2

I have three lists:

W = ['Anis', 'James', 'Arthur']
C = ['City1', 'City2', 'City3']
Cost = [53, 27, 13, 80, 47, 67, 53, 73, 47]

I want these results in this format:

{('Anis', 'City1'): 53}
{('Anis', 'City2'): 27}
{('Anis', 'City3'): 13}
{('James', 'City1'): 80}
{('James', 'City2'): 47}
{('James', 'City3'): 67}
{('Arthur', 'City1'): 53}
{('Arthur', 'City2'): 73}
{('Arthur', 'City3'): 47}

I have tried this

`for i in range(n1):
    for j in range(n1):
        for c in range(n2):
            combinations, mt = multidict({(W[i], C[j]): Cost[c]})
        print(mt)`

I got this instead:

{('Anis', 'City1'): 47}
{('Anis', 'City2'): 47}
{('Anis', 'City3'): 47}
{('James', 'City1'): 47}
{('James', 'City2'): 47}
{('James', 'City3'): 47}
{('Arthur', 'City1'): 47}
{('Arthur', 'City2'): 47}
{('Arthur', 'City3'): 47}

The cost values is not incrementing in the for loop (I am using gurobi optimizer library).

4
  • n1 = len(W) n2 = len(Cost) Jul 23, 2020 at 12:08
  • 3
    Are you sure you want to have many dictionaries and not one? Single item dictionaries are not very helpful.
    – Klaus D.
    Jul 23, 2020 at 12:14
  • I am solving the assignment problem (using gurobi optimizer), every dictionary refers to a decision variable Jul 23, 2020 at 12:18
  • That does not sound like you are using dictionaries as they should be used.
    – Klaus D.
    Jul 23, 2020 at 12:22

3 Answers 3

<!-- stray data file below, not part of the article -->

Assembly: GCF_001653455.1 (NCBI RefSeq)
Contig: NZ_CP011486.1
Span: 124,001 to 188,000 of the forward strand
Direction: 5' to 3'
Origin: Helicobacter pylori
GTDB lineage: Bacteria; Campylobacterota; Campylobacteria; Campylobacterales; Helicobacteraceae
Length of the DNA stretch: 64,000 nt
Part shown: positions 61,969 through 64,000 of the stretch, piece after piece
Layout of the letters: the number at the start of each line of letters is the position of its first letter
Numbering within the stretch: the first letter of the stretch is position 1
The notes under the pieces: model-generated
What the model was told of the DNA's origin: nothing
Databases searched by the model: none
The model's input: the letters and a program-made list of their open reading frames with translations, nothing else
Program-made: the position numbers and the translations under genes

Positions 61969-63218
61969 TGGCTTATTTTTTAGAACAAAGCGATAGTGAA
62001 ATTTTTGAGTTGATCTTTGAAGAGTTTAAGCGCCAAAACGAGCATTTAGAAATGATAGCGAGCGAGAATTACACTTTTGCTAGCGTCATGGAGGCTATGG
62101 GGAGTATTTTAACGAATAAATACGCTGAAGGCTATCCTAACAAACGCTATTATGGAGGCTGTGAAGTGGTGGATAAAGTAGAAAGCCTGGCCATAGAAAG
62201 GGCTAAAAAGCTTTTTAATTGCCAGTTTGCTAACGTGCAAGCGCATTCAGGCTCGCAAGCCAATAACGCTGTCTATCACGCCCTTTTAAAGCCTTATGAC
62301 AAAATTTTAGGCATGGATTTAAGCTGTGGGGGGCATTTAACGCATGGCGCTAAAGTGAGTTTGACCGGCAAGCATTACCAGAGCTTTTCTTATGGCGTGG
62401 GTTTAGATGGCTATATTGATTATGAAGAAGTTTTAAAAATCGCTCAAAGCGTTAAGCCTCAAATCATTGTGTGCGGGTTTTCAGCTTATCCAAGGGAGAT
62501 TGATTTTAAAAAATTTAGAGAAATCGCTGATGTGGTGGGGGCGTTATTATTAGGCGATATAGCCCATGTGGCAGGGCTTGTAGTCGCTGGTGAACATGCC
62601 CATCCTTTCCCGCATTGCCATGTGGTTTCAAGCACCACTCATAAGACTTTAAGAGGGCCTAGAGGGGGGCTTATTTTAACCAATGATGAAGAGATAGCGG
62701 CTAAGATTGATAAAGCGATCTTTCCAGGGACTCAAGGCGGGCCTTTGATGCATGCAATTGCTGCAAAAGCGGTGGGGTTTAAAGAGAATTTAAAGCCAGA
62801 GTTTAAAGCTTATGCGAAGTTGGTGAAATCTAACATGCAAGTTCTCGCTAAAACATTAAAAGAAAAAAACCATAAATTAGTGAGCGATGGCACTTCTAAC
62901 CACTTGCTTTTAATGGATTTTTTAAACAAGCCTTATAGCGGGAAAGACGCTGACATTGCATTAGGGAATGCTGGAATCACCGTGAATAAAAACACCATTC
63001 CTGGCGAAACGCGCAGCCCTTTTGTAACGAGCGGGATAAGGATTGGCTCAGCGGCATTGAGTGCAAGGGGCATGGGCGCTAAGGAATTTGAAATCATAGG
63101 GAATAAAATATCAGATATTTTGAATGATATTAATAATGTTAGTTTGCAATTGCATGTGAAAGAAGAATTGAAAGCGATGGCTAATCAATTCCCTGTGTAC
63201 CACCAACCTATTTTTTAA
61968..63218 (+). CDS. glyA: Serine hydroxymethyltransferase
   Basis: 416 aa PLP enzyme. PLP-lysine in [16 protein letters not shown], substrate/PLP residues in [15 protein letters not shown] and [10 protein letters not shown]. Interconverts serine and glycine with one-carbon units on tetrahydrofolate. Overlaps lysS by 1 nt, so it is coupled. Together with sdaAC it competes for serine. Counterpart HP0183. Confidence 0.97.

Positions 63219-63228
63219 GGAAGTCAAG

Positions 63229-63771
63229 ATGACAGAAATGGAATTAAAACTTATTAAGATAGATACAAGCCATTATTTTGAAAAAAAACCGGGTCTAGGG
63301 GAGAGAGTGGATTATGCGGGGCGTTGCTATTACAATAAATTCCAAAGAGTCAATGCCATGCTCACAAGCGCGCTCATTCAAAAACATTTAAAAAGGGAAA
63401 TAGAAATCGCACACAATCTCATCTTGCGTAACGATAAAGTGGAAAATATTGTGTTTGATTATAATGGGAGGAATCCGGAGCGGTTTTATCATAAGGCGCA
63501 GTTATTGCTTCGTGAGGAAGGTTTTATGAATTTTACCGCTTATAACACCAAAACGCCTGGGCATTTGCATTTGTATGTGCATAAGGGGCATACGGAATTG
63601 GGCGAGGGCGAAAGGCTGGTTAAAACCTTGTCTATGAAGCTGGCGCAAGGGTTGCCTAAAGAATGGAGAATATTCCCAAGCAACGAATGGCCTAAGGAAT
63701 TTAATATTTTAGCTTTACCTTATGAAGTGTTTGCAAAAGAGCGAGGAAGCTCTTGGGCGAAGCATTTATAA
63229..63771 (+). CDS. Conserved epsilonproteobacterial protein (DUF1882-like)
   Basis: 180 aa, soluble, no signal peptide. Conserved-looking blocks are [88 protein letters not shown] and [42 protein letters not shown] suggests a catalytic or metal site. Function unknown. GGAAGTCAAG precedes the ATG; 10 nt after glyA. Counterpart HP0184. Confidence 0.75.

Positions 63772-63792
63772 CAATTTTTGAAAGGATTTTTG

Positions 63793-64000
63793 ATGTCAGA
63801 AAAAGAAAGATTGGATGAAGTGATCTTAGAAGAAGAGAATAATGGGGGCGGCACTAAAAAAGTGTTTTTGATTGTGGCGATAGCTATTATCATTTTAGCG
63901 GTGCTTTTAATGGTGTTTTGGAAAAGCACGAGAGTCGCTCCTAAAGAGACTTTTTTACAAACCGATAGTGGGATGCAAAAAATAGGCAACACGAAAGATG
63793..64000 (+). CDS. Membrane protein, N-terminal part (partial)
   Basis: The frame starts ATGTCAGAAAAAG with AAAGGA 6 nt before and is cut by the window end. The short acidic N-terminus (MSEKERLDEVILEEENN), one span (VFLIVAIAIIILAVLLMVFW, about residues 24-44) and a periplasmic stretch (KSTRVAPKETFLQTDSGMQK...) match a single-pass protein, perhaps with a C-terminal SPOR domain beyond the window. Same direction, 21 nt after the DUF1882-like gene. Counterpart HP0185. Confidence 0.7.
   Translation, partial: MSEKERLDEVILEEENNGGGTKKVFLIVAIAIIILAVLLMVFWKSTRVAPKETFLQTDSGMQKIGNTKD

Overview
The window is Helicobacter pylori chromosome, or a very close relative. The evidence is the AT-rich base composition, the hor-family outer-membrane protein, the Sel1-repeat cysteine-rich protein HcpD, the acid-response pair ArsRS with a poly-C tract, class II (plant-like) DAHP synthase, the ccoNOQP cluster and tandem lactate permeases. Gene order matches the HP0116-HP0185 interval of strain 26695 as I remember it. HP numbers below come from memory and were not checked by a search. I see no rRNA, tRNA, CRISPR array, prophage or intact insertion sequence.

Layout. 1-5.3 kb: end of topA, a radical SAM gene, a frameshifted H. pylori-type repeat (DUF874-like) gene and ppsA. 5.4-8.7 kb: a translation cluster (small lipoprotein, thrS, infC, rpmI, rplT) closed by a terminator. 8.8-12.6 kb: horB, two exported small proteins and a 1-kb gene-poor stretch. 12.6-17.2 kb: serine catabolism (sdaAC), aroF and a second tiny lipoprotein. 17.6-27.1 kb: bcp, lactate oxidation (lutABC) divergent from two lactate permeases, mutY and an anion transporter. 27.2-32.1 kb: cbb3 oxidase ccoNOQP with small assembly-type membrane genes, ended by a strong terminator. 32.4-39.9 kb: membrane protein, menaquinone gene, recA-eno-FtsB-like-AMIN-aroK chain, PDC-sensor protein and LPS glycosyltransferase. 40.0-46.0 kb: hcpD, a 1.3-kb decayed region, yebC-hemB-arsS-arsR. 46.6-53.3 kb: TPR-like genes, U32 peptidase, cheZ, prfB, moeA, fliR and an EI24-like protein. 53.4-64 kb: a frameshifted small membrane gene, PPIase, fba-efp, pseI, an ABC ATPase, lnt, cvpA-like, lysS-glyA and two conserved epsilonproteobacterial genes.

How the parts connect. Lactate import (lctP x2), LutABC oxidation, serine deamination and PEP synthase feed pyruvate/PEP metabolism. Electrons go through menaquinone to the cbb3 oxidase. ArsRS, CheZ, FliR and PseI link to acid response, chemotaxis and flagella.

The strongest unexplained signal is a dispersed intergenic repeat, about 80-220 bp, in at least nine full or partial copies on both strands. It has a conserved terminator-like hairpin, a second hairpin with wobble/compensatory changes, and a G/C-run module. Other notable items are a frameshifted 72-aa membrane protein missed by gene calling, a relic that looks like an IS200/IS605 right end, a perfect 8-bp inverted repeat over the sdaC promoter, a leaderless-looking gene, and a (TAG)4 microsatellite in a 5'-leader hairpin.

11

This can be done using a combination of itertools.product (every combination of values) for W and C, and then zip for pairs of corresponding values between the resulting tuples and your Cost list:

import itertools

W = ['Anis', 'James', 'Arthur']
C = ['City1', 'City2', 'City3']
Cost = [53, 27, 13, 80, 47, 67, 53, 73, 47]

for k, v in zip(itertools.product(W, C), Cost):
    d = {k: v}
    print(d)

This gives:

{('Anis', 'City1'): 53}
{('Anis', 'City2'): 27}
{('Anis', 'City3'): 13}
{('James', 'City1'): 80}
{('James', 'City2'): 47}
{('James', 'City3'): 67}
{('Arthur', 'City1'): 53}
{('Arthur', 'City2'): 73}
{('Arthur', 'City3'): 47}

If in fact what you want is a single dictionary rather than a sequence of 1-element dictionaries, then modify this to:

d = {k: v for k, v in zip(itertools.product(W, C), Cost)}
print(d)

which gives:

{('Anis', 'City1'): 53, ('Anis', 'City2'): 27, ('Anis', 'City3'): 13, ('James', 'City1'): 80, ('James', 'City2'): 47, ('James', 'City3'): 67, ('Arthur', 'City1'): 53, ('Arthur', 'City2'): 73, ('Arthur', 'City3'): 47}

or more simply (thanks to user Heap Overflow for the suggestion):

d = dict(zip(itertools.product(W, C), Cost))
0
11

Just another way, using an iterator:

cost = iter(Cost)
for w in W:
    for c in C:
        print({(w, c): next(cost)})

Output:

{('Anis', 'City1'): 53}
{('Anis', 'City2'): 27}
{('Anis', 'City3'): 13}
{('James', 'City1'): 80}
{('James', 'City2'): 47}
{('James', 'City3'): 67}
{('Arthur', 'City1'): 53}
{('Arthur', 'City2'): 73}
{('Arthur', 'City3'): 47}
0
2

I have two ways in which you can do it. In the end you get your decired dicts but in a list containing the dicts.

name_place=[]
for name in W:
    for city in C:
        name_place.append((name, city))
 
final_list=[]        
for i, value in enumerate(Cost):
    final_list.append({name_place[i]:value})

print(final_list)

Alternatively for a little more compact code you can use listcomprehension:

print([{[(name,city) for name in W for city in C][i]: value} for i, value in enumerate(Cost)])

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